The voxel-based world of Minecraft has a signature look to it, and now those blocks can benefit from ray tracing. Today, a number of graphical upgrades including ray tracing support have officially been added to the Microsoft Windows 10 client.
Minecraft's RTX Windows 10 beta went live earlier earlier this year via a special standalone client as part of a partnership between Mojang, Microsoft, and Nvidia. The update today brings ray tracing, as well as additional graphical options like Nvidia's DLSS, into the official Minecraft Windows 10 client.
To celebrate, two new Minecraft worlds are on their way, bringing the lineup of official RTX-enabled worlds to 15. One will feature dungeons, while the other looks like a version of the famous Roman Colosseum. Players will be able to play all ray tracing worlds and maps with people on other platforms using the Minecraft Bedrock game clients. Those with ray tracing visuals enabled will see all the fancy new lighting upgrades while other platforms will see the basic Minecraft visuals.
The original ray tracing update was pretty impressive, even if the idea of beautifully-lit blocks doesn't stir something in your heart. The term "ray tracing" can still seem ambiguous at times given how its implementation differs from game to game, but in Minecraft it's pretty easy to see the effects as the sun moves through the sky and the world adjusts in real time.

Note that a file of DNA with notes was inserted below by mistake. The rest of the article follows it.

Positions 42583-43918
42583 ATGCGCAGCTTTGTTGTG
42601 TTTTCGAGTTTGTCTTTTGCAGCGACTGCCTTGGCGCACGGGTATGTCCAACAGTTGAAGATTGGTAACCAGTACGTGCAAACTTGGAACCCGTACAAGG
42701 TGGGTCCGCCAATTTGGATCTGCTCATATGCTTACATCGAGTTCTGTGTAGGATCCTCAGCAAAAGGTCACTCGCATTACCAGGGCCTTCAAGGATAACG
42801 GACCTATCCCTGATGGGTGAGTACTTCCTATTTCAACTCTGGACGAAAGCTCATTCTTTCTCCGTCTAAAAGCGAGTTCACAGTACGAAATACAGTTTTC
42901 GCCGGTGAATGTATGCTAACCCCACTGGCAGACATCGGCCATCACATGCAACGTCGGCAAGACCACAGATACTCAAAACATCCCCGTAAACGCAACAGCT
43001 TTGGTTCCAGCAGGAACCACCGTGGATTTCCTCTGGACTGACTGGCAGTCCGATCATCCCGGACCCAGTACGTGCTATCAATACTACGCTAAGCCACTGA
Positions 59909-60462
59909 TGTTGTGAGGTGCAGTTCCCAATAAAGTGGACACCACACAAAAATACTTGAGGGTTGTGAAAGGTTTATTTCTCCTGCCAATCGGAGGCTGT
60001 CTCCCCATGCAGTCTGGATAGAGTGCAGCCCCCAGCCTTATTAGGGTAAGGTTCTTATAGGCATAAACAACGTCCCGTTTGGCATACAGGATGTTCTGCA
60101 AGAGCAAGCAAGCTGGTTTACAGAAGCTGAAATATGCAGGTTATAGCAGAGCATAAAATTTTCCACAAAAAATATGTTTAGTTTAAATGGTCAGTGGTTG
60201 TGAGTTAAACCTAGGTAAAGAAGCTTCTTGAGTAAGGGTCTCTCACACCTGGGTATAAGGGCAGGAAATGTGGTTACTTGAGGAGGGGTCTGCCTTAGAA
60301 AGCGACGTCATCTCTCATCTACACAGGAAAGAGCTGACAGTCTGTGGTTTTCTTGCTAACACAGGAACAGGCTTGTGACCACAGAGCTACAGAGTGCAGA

Minecraft might be a very old game, but it's still had a number of recent developments, especially this year. Alongside this ray tracing update, Minecraft's unofficial mascot Steve managed to an invite to Super Smash Bros. Ultimate, and intrepid players discovered the exact seed for its menu screen world. Even earlier in the year, while stay-at-home orders were being enforced, some musicians turned to Minecraft to host concerts, creating venues with merch, pits, and chill areas to recreate the live music experience in voxel form.